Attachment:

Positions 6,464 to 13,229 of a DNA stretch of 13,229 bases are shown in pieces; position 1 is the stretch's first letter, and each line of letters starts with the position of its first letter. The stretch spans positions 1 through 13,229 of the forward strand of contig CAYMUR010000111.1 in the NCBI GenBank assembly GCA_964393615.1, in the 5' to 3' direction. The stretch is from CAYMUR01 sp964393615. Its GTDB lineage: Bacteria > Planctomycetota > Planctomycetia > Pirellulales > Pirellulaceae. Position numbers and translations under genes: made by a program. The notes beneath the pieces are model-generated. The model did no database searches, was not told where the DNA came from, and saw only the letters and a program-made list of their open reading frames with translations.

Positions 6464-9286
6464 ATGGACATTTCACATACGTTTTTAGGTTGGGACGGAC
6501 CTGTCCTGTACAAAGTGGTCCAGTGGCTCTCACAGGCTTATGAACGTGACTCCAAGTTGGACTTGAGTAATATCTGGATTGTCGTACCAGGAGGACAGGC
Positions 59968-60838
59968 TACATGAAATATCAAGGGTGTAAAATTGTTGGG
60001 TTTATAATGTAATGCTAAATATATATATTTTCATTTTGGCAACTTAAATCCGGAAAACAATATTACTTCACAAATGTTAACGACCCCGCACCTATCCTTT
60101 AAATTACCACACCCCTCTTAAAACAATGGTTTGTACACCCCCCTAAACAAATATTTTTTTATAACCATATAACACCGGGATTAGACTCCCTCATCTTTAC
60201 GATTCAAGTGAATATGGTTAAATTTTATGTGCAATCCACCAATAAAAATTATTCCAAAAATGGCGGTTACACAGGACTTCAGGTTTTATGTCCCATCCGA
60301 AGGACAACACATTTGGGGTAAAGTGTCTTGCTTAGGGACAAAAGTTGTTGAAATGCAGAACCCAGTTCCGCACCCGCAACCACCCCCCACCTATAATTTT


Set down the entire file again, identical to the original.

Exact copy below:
Positions 6,464 to 13,229 of a DNA stretch of 13,229 bases are shown in pieces; position 1 is the stretch's first letter, and each line of letters starts with the position of its first letter. The stretch spans positions 1 through 13,229 of the forward strand of contig CAYMUR010000111.1 in the NCBI GenBank assembly GCA_964393615.1, in the 5' to 3' direction. The stretch is from CAYMUR01 sp964393615. Its GTDB lineage: Bacteria > Planctomycetota > Planctomycetia > Pirellulales > Pirellulaceae. Position numbers and translations under genes: made by a program. The notes beneath the pieces are model-generated. The model did no database searches, was not told where the DNA came from, and saw only the letters and a program-made list of their open reading frames with translations.

Positions 6464-9286
6464 ATGGACATTTCACATACGTTTTTAGGTTGGGACGGAC
6501 CTGTCCTGTACAAAGTGGTCCAGTGGCTCTCACAGGCTTATGAACGTGACTCCAAGTTGGACTTGAGTAATATCTGGATTGTCGTACCAGGAGGACAGGC
Positions 59968-60838
59968 TACATGAAATATCAAGGGTGTAAAATTGTTGGG
60001 TTTATAATGTAATGCTAAATATATATATTTTCATTTTGGCAACTTAAATCCGGAAAACAATATTACTTCACAAATGTTAACGACCCCGCACCTATCCTTT
60101 AAATTACCACACCCCTCTTAAAACAATGGTTTGTACACCCCCCTAAACAAATATTTTTTTATAACCATATAACACCGGGATTAGACTCCCTCATCTTTAC
60201 GATTCAAGTGAATATGGTTAAATTTTATGTGCAATCCACCAATAAAAATTATTCCAAAAATGGCGGTTACACAGGACTTCAGGTTTTATGTCCCATCCGA
60301 AGGACAACACATTTGGGGTAAAGTGTCTTGCTTAGGGACAAAAGTTGTTGAAATGCAGAACCCAGTTCCGCACCCGCAACCACCCCCCACCTATAATTTT